Doctors from across Africa have congregated in Nairobi to deliberate on diabetes and the challenges of Non-Communicable Diseases that the continent is facing.
Speaking on Monday at the launch of the Africa Diabetes Pacesetters (ADP) programme, the Ministry of Health Diabetes Prevention and Control Programme Officer, Zachary Muriuki said that the aim of this initiative is to share information and offer complete data on NCDs such as diabetes so that physicians have enough insight in dealing with the diseases.
“Policy makers and administrators in the field of health require convenient access to accurate, timely and complete data. This data will inform discussions about policy alternatives, monitor progress towards strategic goals to help in managing healthcare services and improvement of activities,” said Muriuki.
Muriuki added that there is a need to equip health practitioners with the required information to facilitate them in their practice, noting that physicians should be the leaders of health care in their home countries.
The Novo Nordisk-Africa General Manager, Vinay Ransiwal said the objectives of the ADP programme is to identify and partner with new and emerging advisors, consultants and speakers with an aim of becoming leaders in diabetes management in the next few years.
“We also want to engage a small group of identified scientific leaders and begin working on relationships that will support an enhanced effort to work more closely with thought leaders of tomorrow,” said Ransiwal adding that their aim is to also improve patient outcome.
According to Ransiwal, today the global diabetes challenge stands at 425 million people while four in five people having diabetes come from low- and middle-income countries.
He added that approximately 100 million people require insulin but only 50 million people have reliable access to this life saving medicine.
“Of the estimated 425 million about 50 per cent are diagnosed from which about 50 per cent receive care and very few achieve desired outcomes,” he said.
Ransiwal noted that the main barriers of access to healthcare in low resource countries are insufficient financing, weak health infrastructure, lack of trained health care personnel and weak distribution channels.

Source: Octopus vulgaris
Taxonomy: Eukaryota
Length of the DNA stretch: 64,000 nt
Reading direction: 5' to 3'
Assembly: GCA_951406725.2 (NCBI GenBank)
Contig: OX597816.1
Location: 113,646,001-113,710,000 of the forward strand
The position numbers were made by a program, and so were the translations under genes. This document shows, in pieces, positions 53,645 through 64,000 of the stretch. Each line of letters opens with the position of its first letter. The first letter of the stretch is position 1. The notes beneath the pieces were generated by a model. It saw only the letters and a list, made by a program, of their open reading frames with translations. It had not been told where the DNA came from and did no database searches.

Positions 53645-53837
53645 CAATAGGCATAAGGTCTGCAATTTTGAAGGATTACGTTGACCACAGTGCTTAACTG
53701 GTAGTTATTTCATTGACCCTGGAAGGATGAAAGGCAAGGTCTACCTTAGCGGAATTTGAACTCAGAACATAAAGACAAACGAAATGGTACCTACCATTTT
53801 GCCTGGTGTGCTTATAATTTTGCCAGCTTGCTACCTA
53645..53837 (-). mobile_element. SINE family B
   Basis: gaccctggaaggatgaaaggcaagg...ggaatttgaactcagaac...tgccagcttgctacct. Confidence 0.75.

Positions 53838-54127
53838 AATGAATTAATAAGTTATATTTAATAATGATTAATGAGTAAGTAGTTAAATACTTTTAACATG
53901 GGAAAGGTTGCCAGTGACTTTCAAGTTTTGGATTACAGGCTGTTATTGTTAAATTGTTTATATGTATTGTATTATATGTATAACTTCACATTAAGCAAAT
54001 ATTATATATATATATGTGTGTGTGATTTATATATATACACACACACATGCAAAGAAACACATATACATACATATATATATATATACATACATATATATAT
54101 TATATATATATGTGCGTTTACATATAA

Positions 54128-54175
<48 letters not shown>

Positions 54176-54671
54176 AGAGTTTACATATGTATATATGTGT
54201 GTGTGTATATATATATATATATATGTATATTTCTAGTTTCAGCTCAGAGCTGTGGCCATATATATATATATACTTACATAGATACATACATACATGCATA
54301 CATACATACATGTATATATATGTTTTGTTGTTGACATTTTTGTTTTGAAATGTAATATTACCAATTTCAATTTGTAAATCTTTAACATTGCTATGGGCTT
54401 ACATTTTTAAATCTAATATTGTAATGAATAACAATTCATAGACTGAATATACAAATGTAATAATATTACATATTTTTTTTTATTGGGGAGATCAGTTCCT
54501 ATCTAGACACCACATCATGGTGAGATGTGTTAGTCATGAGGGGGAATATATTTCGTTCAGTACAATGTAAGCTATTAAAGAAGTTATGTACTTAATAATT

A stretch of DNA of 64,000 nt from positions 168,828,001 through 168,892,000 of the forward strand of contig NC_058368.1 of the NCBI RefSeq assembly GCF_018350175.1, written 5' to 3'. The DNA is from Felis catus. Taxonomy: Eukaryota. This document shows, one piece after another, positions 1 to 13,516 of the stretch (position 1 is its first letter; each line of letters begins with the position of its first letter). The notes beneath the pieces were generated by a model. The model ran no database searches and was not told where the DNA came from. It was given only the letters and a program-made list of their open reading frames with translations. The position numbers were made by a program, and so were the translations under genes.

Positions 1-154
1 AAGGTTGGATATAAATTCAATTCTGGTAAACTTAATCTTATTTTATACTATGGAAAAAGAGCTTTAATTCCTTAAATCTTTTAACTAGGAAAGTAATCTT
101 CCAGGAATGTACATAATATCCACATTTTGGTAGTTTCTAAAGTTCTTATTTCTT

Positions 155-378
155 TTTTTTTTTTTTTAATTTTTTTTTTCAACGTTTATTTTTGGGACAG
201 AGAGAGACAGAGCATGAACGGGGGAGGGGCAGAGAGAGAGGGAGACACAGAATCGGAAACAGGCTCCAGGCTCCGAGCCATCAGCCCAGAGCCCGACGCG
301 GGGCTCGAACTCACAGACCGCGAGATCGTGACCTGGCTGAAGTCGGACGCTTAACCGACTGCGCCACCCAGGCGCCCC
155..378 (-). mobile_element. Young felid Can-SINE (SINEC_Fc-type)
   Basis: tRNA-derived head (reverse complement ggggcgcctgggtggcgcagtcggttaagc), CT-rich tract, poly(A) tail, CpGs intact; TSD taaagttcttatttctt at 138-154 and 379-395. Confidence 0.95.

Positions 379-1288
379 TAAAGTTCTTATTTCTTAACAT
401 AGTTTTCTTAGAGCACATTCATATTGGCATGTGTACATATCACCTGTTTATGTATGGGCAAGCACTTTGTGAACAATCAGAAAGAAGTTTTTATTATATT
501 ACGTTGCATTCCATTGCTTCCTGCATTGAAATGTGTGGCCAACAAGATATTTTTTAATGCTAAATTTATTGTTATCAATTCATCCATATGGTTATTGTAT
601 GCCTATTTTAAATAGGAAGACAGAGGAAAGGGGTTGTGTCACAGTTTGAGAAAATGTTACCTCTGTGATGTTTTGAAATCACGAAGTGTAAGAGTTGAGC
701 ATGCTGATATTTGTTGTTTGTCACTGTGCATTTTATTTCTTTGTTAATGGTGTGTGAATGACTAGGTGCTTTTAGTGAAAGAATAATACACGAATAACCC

“To overcome these barriers, we need to engage key local stakeholders and make an effort to create and maintain public-private partnerships in the health sector,” advised Ransiwal.
The Novo Nordisk Middle – Africa, Clinical Medical Regulatory Quality Manager, Mary Ngome said through the Africa Diabetes Pacesetters Initiative, they aim to equip physicians with the tools and skills needed to ensure that research and publication on diabetes in sub-Sahara Africa is strengthened.
“The initiative will create a Pan-African platform for best practice sharing and networking to defeat diabetes,” said Ngome.
Diabetes is one of the non-communicable diseases on the rise in sub-Sahara Africa with seven out of 10 adults having type-2 diabetes and not being aware. The International Diabetes Federation estimates that more than 15.9 million people have diabetes and if this is not addressed soon, the figure is set to increase by 162 percent by the year 2045.
“Chronic diseases such as diabetes are posing an increased threat to our health and our communities. The launch of this initiative will build additional healthcare capacity and strengthen advocacy through scientific communication and real-world evidence generation in Africa,” added Ngome noting that the initiative is indeed timely as plans are underway to commemorate World Diabetes Day on 14 November.
The Africa Diabetes Pacesetters programme is two-day workshop that involves 20 physicians, and is set to take three years from 2019 to 2022.
By Rosebell Njega/Charles Kirundi